Our second-year Journalism – Mass Media students from Durham College have tackled a special project – one we are calling ’24 Hours DC/UOIT’.
On Feb. 5, 2019, the students visited particular areas of the Durham College and UOIT campuses, including north Oshawa, downtown Oshawa and Whitby.
They talked to people, snapped pictures and gathered stories from students, faculty and staff about their campus experiences. This is one in a series of 16 stories from that day.From gardens to cranes, Whitby campus has it all.
But the campus itself has changed immensely since its opening in 1993.
The Centre for Food (CFF), the campus’s most recent addition, opened its doors in 2013.
But Paul Champagne has been working there since before there were doors.
Champagne is a janitor at the CFF, and helped clean it before it was a finished building and the final doors were put in place.
His day is anything but typical.
“Organized chaos is about the best way to describe it,” he says with a laugh, “but I wouldn’t want it any other way.”
His shift starts at 11 a.m., but he’s “ready to go” at 10:30 a.m.
“Money is secondary now, for me, you have to enjoy what you do, and I love what I do,” he says.
Associate dean of the CFF, Tony Doyle, says “he thinks he owns the place,” with a smile, adding Champagne takes a lot of pride in the CFF.
But Champagne isn’t the only one.
Doyle says being at the campus is energizing.
“It really is an amazing place to be,” he says.
Doyle considers the CFF a community hub, with people coming for a variety of reasons – lunch in the highly-regarded Bistro ’67 restaurant, a class or even a wedding.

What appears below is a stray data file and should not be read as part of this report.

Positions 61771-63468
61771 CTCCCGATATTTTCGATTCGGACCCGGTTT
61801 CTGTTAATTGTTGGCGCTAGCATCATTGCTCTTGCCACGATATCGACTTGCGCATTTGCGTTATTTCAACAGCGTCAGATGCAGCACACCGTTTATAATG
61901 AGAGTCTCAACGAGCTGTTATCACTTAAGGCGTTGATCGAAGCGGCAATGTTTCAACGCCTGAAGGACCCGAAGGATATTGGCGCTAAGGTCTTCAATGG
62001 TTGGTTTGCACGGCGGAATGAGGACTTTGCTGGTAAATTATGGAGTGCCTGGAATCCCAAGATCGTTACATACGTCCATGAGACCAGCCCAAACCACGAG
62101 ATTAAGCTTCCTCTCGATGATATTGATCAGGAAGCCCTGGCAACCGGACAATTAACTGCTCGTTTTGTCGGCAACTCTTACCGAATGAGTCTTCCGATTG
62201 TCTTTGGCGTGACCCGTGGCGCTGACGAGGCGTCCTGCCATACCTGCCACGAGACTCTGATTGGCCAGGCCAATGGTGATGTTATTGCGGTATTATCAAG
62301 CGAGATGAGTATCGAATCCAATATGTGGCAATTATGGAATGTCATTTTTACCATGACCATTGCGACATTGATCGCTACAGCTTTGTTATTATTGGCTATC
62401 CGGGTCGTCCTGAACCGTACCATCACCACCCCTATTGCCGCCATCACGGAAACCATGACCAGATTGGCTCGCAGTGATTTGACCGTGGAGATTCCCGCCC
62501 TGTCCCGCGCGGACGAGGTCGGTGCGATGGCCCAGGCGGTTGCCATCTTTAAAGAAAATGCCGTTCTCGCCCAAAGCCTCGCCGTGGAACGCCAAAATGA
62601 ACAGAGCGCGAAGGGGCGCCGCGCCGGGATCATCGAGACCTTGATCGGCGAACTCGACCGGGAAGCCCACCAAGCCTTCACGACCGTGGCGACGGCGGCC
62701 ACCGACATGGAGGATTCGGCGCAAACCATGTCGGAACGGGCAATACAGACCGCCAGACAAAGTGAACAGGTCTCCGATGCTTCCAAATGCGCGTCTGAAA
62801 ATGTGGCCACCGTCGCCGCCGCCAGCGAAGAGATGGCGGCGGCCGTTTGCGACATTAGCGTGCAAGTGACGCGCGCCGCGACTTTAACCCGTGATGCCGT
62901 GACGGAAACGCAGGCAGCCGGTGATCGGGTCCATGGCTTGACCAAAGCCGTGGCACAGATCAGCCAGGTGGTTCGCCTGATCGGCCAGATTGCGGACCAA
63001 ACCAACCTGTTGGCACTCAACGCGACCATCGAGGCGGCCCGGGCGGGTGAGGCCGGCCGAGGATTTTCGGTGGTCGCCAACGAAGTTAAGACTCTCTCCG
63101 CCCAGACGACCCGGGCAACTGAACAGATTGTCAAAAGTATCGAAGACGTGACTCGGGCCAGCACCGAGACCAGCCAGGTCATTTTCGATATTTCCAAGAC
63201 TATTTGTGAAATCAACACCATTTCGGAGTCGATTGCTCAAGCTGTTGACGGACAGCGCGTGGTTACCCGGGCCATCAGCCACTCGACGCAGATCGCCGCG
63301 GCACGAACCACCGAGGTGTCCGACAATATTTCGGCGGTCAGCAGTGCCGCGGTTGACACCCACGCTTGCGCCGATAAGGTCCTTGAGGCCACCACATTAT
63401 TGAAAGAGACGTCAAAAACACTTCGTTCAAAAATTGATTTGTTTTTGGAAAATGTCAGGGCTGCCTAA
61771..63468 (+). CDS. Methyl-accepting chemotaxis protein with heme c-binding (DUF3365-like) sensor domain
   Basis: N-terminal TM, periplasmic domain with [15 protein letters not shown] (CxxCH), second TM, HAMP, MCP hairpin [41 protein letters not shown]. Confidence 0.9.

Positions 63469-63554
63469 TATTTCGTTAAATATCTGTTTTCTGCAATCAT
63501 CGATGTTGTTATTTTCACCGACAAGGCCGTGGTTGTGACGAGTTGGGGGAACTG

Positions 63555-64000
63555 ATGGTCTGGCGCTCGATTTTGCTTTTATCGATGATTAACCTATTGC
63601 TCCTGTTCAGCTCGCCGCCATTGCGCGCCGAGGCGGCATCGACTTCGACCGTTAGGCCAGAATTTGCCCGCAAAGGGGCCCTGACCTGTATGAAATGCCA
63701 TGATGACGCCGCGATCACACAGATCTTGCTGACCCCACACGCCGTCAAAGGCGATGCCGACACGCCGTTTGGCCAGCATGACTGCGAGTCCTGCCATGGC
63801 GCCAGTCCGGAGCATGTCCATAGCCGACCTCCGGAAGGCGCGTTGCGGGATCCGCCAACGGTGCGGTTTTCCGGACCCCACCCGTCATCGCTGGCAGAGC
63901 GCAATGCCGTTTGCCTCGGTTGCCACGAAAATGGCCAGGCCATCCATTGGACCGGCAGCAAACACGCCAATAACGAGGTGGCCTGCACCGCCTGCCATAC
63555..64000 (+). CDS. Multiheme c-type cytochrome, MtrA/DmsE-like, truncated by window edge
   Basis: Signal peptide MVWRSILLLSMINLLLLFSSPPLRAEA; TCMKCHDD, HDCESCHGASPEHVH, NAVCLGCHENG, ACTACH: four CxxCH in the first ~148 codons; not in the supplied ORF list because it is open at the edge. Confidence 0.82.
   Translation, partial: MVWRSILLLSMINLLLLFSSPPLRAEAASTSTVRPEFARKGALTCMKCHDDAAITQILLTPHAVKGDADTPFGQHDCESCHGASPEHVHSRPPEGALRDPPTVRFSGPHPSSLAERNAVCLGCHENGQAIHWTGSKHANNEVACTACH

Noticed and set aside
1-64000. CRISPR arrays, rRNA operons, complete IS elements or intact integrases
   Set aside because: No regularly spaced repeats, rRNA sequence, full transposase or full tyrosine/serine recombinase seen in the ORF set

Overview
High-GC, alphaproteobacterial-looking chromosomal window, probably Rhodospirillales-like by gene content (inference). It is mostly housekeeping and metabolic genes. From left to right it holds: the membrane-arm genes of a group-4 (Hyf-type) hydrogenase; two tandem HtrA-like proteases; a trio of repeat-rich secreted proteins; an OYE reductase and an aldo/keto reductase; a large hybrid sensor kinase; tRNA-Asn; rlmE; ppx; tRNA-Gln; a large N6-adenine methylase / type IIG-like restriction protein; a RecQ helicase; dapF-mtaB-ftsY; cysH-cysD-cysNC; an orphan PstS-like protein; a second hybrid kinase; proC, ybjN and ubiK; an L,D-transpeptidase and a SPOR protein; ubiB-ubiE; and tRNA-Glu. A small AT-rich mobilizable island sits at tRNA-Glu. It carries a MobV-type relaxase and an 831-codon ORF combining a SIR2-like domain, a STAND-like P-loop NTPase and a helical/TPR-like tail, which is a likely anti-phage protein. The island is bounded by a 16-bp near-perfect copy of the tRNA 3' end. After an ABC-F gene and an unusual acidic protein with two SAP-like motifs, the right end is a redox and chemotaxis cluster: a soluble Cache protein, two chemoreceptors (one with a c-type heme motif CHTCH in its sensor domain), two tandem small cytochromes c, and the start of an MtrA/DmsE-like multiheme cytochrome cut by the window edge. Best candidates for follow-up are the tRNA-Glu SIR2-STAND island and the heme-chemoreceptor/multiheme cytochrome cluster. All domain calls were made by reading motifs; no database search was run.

There are also many opportunities for students to grow on the campus, including in the greenhouses.
Students grow vegetables and other food for use in the restaurant, which lives by a ‘field-to-fork’ motto.
Many programs work together in Whitby.
The campus has five schools: Skilled Trades, Apprenticeships and Renewable Technology (START), the CFF which has Culinary Management and Hospitality Skills, Business, IT and Management, Science and Engineering Tech and Health and Community Services.
The campus also welcomes the Ontario Youth Apprenticeship Program where students can finish high school while also learning at college to gain knowledge of a skilled trade.
“(The faculty) are passionate about their trade, and they take that into their classroom experience,” says Pam Stoneham, associate dean of START.
She says the campus has two unique programs not commonly offered at other colleges.
Crane Operation, Rigging and Construction Techniques is a certificate program and allows graduates to operate a crane of up to eight tonnes.
The other program is Mechanical Technician – Elevating Devices, which involves work on elevators and escalators. The program will have its first graduates this spring.
There are also other programs that build off each other.
In addition to the Building Construction program, Stoneham says there will be a renovation diploma program offered to this fall students interested in fixing up houses as well as building them from the ground up.
“(The faculty) that built the programs are fabulous, they were experts in their field,” Stoneham says.
Faculty are what helps the school function, Stoneham says.
“They’re looking for innovative ways of bringing the learning to life, they care about the students they teach,” she adds.
There are other resources on campus to help students.
Two buildings on the campus were gifted for learning purposes.
One is a house from the 1950s and the other new build. Students studying different trades, such as electrical or HVAC can go in and look at how housing construction has changed over time.
“It’s kind of like a field trip but on campus,” Stoneham says.
One thing is clear – it’s the people behind the programs who are critical in Whitby.
“It’s not working for the people, it’s working with the people, and we all pitch in,” Champagne says.